A repository's Issues tab lists all of the issues that Quality has found in your default branch. Issues are listed in descending order of remediation time, and can be filtered by Category, Plugin, Severity, and Source.
Clicking on the link below an issue will take you to the Code tab for that file, where you can drill down into the details for the specific issue.
In some cases, an issue that Quality identifies can benefit from additional, manual assessment to confirm its validity. For these cases, Quality allows developers to mark any issue with one of 3 different statuses (Confirmed, Invalid, Wontfix) as well as restoring the default status (Open or New).
If Quality's GitHub PR status integration is enabled, marking a new issue as Invalid or Wontfix means the issue will not count toward the new issue count on the pull request, and won't contribute to failing the status. Marking an issue as Confirmed or New (or leaving the default status of new) means the issue will result in a failing status. This allows developers to exercise their judgment into which issues should fail the Code Climate status of an open pull request.
The full list of statuses and their meanings is below.
|Status||Suggested Meaning||Will fail pull request?|
|Open||This is the default status for existing issues.||N/A|
|New||This is the default status for new issues.||Yes|
|Confirmed||This is a legitimate issue that should be addressed.||Yes|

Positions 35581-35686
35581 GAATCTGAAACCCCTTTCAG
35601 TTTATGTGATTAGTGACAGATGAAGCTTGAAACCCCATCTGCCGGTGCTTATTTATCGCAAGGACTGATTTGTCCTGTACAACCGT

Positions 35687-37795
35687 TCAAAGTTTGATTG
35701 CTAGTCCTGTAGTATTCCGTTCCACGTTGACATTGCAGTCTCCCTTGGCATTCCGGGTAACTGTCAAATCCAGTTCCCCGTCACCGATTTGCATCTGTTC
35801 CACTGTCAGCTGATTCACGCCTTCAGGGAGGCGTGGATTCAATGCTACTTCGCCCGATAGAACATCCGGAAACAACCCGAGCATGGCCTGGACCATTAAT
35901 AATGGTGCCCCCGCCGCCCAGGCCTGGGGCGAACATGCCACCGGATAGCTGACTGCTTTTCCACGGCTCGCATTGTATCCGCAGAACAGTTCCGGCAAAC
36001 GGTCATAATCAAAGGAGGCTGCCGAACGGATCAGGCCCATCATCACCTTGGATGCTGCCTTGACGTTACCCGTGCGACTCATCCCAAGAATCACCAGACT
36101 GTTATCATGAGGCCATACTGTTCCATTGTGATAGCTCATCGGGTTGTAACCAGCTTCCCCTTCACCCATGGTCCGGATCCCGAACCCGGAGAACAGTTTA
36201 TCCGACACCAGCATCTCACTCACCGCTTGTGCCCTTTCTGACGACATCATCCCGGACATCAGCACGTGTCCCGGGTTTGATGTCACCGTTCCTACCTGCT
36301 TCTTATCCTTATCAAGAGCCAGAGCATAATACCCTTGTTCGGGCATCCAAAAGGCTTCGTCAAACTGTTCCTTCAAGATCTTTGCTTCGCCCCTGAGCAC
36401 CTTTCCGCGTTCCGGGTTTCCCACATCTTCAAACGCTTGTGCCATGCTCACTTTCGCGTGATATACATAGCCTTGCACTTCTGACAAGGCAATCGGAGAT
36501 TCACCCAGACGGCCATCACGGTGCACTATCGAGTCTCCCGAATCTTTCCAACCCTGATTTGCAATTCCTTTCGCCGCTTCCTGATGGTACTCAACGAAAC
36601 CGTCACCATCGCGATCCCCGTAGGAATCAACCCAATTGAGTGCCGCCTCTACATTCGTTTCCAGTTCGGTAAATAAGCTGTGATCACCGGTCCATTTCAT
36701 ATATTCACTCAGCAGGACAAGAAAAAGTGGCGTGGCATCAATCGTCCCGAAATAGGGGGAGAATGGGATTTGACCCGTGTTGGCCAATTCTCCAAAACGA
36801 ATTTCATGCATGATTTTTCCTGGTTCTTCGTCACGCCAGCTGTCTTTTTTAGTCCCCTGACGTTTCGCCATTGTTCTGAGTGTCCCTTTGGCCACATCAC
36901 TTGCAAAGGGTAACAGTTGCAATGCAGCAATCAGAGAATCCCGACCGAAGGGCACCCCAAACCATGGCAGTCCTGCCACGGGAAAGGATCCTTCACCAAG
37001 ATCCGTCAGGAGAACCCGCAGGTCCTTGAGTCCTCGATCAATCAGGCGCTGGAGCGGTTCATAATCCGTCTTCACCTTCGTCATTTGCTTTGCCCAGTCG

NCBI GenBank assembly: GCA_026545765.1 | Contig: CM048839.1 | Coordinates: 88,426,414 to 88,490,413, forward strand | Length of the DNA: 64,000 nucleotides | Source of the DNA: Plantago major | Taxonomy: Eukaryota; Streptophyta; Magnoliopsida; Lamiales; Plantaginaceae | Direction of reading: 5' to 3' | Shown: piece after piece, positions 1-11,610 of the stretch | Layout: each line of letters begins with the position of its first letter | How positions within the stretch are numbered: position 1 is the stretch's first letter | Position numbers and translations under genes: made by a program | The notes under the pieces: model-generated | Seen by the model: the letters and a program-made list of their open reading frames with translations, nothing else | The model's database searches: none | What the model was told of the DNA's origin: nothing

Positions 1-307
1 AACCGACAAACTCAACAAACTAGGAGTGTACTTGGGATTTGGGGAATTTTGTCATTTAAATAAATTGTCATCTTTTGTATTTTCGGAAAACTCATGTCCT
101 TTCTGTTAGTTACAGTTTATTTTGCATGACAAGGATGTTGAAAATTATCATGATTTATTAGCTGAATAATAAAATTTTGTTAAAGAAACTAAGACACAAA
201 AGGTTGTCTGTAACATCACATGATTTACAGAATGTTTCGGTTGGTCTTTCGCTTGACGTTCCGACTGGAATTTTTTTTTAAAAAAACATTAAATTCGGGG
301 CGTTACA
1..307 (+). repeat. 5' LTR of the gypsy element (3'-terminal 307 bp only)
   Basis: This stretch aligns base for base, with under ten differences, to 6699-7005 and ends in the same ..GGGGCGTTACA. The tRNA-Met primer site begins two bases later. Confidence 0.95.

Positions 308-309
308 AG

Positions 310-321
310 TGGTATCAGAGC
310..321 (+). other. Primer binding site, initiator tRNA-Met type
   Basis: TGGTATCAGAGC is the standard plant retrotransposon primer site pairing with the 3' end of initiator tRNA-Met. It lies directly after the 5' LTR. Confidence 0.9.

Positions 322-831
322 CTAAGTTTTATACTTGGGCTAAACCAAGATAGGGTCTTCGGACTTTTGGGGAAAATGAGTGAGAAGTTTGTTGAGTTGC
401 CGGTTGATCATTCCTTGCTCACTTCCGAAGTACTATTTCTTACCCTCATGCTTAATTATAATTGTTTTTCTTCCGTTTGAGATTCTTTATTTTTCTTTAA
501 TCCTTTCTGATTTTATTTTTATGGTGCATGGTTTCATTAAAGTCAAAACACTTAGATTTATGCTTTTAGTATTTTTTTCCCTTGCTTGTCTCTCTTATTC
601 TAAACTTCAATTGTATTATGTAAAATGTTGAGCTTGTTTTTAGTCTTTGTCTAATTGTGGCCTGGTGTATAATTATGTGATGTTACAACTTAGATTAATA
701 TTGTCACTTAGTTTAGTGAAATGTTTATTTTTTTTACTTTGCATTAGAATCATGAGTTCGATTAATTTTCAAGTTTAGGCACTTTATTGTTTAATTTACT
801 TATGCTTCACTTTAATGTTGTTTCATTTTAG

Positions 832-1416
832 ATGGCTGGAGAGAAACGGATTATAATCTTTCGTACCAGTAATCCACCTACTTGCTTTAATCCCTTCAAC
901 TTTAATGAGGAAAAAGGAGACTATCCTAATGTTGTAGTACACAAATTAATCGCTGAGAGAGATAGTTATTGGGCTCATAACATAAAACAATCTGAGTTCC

|Invalid||This issue is a false-positive.||No|
|Wontfix||The issue is legitimate, but it does not need to be addressed at this time.||No|
Adding an issue status works the same way for existing (Open) issues as well as New issues. In this example, the pull request workflow is used.
After visiting the pull request page, hovering over an issue title reveals the issue status menu.
Clicking the issue status menu provides the list of available statuses. Here, "Wontfix" is selected.
An optional reason can be provided.
Once created, issue status details can be viewed by hovering over the status label. Details include who made the change, when the change was made, and, if provided, the change reason. In this example, the status of "Wontfix" caused the pull request state to update to "Passed."
Pull Request Approvals
To restrict the ability of certain users to change an Issue's Status, check out our doc on PR Approvals.
By default, each issue is given a severity (info, minor, major, critical, or blocker) describing the potential impact of the issue found. Issues with a severity of INFO will not fail a Pull Request. Issues of any other severity will fail a Pull Request.
Users can override the default severity levels for specific engines. For example, if you'd like to use the FIXME engine, but don't want FIXME issues to fail your pull requests, you can add the following snippet to your
plugins: fixme: enabled: true issue_override: severity: info
FIXME issues will be reported to Quality and shown on the pull request page, (as well as the Issues list), but won't cause your PRs to fail (i.e. "turn red").
Updated 6 months ago